Mark Sullivan

September 26, 2009

Yes, you can question the Lord. Bishop Robert Baker talks to OSV about the ‘questioner’s prayer’

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Prayer is usually divided up into four distinct types: adoration, contrition, thanksgiving and expression of needs. But Bishop Robert Baker of Charleston, S.C., observes that a fifth type, the questioner’s prayer, often gets misunderstood.

“When we’re confused or in a quandary, one of the sincerest prayers we can address to God is the prayer that expresses our confusion in a heartfelt manner: ‘How, God? When, God? What, God? Where, God? Who, God,’ ” writes Bishop Baker in the introduction to “The Questioner’s Prayer” (OSV, $9.95).

Bishop Baker wrote the book after the illness and death of his brother. It is Bishop Baker’s attempt to “help give voice to the questions you have for God in prayer — from a perspective of faith.”

He spoke with Our Sunday Visitor about the need to understand this type of prayer.

Our Sunday Visitor: Many of us feel we shouldn’t question God and his motives. It sounds like you are saying otherwise.

Bishop Robert Baker: There’s a difference between a question and a doubt. A question is a sincere attempt to find an answer and is also open to an answer. Doubt denies God’s presence and there_fore his ability to answer.

Also, some people have the mistaken notion, “Who am I to be asking questions of God?” Questioning God is an appropriate method of prayer, and it isn’t a sign of a lack of faith. In fact, we should be asking questions. As our pope said recently, “We have to ask questions. Those who do not ask do not get a reply.” If you look at how Jesus taught you will see that many of his teachings were the result of people asking him questions.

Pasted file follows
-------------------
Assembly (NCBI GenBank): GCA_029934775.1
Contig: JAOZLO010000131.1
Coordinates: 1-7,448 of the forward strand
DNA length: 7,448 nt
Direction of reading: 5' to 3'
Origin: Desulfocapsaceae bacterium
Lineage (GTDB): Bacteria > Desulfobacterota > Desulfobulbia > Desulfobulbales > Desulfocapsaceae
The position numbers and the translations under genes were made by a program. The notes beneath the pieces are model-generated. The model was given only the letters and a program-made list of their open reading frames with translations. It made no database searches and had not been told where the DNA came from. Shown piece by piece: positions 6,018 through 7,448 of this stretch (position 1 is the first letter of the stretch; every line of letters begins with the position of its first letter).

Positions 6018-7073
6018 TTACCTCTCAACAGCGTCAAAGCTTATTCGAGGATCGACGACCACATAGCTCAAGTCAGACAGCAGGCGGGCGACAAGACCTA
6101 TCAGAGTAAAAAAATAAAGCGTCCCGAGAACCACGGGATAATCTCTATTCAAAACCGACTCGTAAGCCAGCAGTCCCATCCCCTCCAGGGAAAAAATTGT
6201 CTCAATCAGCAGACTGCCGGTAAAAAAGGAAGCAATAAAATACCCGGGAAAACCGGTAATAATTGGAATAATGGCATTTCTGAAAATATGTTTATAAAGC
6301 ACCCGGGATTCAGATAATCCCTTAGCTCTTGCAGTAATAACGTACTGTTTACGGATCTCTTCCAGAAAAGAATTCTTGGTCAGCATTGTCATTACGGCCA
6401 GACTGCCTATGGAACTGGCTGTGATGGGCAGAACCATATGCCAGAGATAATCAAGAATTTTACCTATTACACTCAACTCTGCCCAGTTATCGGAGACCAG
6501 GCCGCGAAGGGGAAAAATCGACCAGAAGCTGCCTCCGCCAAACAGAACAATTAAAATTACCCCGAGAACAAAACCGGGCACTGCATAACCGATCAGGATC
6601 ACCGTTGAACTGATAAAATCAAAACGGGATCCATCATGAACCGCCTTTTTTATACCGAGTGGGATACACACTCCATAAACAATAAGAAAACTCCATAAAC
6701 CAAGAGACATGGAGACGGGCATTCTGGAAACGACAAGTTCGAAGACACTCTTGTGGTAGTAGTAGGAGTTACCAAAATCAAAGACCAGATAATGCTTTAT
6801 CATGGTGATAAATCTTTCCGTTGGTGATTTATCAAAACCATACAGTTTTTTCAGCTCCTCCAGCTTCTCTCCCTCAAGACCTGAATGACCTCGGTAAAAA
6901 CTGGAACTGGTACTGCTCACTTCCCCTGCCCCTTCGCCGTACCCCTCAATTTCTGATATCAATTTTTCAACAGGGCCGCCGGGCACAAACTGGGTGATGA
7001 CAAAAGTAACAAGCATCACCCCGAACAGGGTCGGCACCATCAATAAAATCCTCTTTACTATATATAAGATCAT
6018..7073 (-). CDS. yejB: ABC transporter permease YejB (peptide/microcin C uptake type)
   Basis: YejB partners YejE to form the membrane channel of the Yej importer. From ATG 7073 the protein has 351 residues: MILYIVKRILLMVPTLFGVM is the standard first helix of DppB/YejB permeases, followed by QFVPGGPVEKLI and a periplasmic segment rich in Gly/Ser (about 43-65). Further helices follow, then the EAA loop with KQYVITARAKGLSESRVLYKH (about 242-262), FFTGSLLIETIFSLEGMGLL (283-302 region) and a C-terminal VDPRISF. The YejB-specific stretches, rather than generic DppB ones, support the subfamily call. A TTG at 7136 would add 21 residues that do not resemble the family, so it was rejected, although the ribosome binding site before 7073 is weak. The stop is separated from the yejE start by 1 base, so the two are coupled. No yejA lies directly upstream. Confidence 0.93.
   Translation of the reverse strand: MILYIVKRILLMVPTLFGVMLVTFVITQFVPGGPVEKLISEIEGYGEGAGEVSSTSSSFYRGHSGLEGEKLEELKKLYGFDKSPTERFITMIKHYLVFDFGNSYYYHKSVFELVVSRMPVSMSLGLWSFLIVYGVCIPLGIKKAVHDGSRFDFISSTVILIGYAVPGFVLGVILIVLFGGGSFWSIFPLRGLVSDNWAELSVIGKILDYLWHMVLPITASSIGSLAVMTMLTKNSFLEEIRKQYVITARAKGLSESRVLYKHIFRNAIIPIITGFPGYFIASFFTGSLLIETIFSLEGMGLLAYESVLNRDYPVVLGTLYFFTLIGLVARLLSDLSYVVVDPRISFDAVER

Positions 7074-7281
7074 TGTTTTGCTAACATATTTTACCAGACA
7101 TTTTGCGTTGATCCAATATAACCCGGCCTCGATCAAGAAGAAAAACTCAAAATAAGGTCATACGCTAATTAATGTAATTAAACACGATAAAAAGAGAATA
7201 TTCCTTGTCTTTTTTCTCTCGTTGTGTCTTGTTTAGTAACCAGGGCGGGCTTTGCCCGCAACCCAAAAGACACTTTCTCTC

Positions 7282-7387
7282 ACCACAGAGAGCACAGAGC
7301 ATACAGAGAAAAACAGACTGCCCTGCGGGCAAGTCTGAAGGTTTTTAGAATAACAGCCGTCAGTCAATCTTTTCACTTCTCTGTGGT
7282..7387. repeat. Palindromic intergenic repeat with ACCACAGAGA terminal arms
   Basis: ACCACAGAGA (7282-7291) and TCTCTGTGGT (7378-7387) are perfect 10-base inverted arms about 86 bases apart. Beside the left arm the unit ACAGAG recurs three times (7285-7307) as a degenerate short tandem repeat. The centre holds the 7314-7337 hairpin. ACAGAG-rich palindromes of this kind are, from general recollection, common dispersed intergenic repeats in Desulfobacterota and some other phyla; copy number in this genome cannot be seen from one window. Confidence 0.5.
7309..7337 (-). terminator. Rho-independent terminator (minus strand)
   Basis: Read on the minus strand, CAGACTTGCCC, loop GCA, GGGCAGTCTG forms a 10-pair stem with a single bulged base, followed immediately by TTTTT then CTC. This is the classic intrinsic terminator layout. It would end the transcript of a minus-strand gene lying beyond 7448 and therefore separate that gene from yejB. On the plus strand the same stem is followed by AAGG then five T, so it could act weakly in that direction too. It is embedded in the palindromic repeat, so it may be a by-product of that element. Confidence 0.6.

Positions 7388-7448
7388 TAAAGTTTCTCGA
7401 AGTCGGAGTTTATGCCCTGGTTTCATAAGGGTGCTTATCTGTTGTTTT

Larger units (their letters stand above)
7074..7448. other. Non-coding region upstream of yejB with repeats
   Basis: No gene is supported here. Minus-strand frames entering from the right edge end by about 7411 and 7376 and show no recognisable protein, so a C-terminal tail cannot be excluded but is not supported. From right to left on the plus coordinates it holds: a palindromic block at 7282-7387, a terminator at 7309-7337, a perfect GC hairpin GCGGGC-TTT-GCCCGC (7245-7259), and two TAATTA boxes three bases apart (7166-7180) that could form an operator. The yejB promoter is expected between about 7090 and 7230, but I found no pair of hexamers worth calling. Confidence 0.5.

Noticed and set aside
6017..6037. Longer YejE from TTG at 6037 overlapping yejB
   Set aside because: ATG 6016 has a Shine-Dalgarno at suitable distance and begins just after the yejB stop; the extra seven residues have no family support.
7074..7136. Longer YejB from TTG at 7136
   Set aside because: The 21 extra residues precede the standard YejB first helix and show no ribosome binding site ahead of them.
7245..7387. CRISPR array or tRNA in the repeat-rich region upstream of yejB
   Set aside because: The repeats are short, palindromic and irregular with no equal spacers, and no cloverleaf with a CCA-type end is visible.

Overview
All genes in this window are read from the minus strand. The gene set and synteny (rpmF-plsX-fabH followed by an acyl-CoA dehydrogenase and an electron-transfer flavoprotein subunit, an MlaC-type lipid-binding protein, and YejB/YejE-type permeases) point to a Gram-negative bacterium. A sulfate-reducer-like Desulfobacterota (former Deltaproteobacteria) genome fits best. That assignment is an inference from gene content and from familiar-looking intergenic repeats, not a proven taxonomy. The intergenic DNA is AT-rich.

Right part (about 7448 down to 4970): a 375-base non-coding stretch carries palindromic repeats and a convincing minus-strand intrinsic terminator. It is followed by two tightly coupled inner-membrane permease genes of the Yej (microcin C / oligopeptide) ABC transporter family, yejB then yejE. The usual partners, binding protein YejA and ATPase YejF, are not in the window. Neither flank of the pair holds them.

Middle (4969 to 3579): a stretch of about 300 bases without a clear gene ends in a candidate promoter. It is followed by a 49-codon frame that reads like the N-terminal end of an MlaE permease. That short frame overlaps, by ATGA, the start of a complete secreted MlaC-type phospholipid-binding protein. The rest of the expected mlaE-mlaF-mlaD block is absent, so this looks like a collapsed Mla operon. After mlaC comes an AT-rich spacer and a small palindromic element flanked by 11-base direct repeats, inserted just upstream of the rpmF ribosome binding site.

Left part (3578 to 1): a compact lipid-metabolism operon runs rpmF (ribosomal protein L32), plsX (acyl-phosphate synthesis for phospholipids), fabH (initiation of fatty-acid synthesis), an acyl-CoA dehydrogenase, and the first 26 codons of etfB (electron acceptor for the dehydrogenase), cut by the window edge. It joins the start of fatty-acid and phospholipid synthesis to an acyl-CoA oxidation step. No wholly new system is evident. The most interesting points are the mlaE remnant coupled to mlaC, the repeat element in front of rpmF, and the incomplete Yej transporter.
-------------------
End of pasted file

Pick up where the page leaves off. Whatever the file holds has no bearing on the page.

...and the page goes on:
OSV: Why haven’t we heard more about it?

Bishop Baker: Questioner’s prayer is something that has been dealt with only indirectly, except for the past two popes. Pope John Paul II and Pope Benedict XVI have spoken to modern man by addressing his deepest concerns. That is the same approach I used in the book. Prayer is bringing everything that concerns my life and my pastoral responsibilities to God. I ask God how to handle certain pastoral situations.

OSV: Do you ask a lot of questions?

Bishop Baker: Yes. And I learned very early on that if you’re pursuing truth, then there is no need to be afraid of asking questions. The truth stands on its own. Questions are good if they honestly pursue the truth. The only way to get to the truth is by asking questions. Who hasn’t asked the questions: “How am I going to pay these bills?” “What should I do with my life?” I found that the more questions I asked the more truth I found.

OSV: Everyone would like to pray more and pray better, the problem is finding the time. How do you manage to pray given the busy life of a bishop?

Bishop Baker: Prayer is the center of my life. I have a sense that God is with me always. The scandals and day-to-day con_cerns don’t weigh me down. I have a chapel with the Blessed Sacrament at my house where I try to do mental prayer, the Liturgy of the Hours, Stations of the Cross and the Rosary.

I try to space out Liturgy of the Hours, but sometimes I have to do them together, but I never omit them. I tell young priests that the only reason to miss Liturgy of the Hours would be serious illness. The power of liturgical prayer and Mass is bet_ter than private prayer. At Mass, Jesus is praying with his Church and in universal prayer.

Praying the divine office is essential to anyone involved in pastoral ministry. Ministry flows from prayer not the other way around. I was ordained in 1970. My generation was too social-Gospel oriented.

OSV: What advice do you have to add prayer to our lives?

OSV: I encourage families to start by keeping the Sabbath by making it to Mass on Sundays. That is the first step toward living for God instead of for ourselves. I also remind people that prayer of interrogation is also prayer of transparency — being totally open. If you’re not questioning you may be hiding something from God.

Questioner’s Quick Starter Kit

How could God expect me to be a good (fill in the blank)?

Lord, are we on the threshold of your return?

What can I expect when I leave everything to follow you?

Where are you, Jesus?

Who can be saved?

Mark Sullivan writes from Pennsylvania.

This article originally appeared in OSV on July 22, 2007.

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